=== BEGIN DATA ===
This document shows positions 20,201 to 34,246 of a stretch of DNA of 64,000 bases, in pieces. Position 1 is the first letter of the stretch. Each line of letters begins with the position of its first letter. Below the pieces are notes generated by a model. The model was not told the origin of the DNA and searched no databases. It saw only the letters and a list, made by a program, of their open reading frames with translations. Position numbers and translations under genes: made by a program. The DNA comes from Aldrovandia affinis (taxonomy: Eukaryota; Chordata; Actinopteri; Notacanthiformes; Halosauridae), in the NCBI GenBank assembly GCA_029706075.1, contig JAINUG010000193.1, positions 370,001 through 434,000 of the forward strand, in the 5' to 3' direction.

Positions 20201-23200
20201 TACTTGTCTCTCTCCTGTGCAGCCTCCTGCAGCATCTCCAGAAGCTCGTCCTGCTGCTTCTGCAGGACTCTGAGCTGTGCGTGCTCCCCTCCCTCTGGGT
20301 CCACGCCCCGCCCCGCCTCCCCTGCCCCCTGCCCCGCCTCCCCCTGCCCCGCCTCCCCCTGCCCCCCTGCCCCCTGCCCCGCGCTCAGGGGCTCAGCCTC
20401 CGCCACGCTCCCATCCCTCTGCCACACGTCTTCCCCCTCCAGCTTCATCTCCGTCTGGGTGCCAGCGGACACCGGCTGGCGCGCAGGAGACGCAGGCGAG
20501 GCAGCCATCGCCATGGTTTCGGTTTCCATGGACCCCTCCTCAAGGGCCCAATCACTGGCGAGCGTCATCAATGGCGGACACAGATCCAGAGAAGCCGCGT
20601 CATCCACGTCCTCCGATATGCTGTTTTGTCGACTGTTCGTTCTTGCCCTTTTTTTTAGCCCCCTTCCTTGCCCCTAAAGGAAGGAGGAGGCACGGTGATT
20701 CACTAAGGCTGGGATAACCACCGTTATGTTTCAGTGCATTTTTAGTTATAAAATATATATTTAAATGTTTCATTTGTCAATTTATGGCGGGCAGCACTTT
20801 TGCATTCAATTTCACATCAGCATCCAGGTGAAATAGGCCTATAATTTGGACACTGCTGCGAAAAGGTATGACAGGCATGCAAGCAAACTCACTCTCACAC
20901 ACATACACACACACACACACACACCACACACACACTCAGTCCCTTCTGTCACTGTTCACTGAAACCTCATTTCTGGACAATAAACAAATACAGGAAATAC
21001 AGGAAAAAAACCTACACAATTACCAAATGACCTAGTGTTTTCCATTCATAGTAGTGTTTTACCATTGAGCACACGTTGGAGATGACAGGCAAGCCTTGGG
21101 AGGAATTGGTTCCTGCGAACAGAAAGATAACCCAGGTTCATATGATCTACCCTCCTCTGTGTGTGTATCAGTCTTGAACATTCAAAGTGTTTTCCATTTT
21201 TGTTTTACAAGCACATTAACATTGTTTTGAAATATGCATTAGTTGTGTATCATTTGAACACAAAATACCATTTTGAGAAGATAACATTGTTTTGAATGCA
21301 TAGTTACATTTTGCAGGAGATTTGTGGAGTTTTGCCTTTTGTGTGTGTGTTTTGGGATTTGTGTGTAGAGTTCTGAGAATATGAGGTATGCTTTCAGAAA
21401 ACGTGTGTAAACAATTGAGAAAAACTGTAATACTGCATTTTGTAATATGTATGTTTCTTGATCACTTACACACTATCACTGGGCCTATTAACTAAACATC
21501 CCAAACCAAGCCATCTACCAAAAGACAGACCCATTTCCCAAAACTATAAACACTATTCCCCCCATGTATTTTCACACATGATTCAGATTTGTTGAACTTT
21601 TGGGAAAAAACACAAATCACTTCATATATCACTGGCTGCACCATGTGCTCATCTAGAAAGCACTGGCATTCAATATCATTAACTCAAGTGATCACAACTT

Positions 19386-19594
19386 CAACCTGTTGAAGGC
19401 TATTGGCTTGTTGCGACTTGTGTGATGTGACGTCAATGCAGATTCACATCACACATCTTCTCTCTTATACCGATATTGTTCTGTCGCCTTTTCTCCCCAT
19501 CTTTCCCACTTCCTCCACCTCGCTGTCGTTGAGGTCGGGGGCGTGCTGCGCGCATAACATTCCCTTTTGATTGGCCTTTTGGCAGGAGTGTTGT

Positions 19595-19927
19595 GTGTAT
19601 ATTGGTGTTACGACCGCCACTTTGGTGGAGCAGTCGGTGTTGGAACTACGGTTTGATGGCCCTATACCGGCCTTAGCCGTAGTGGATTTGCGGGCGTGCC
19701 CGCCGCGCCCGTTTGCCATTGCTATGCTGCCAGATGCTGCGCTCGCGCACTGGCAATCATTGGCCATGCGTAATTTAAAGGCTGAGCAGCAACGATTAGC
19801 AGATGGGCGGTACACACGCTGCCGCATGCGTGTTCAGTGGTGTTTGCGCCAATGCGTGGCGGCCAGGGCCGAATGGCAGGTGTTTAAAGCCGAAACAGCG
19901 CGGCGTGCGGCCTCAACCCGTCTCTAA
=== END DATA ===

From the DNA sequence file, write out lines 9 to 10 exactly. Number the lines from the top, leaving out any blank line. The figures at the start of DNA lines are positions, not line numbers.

20801 TGCATTCAATTTCACATCAGCATCCAGGTGAAATAGGCCTATAATTTGGACACTGCTGCGAAAAGGTATGACAGGCATGCAAGCAAACTCACTCTCACAC
20901 ACATACACACACACACACACACACCACACACACACTCAGTCCCTTCTGTCACTGTTCACTGAAACCTCATTTCTGGACAATAAACAAATACAGGAAATAC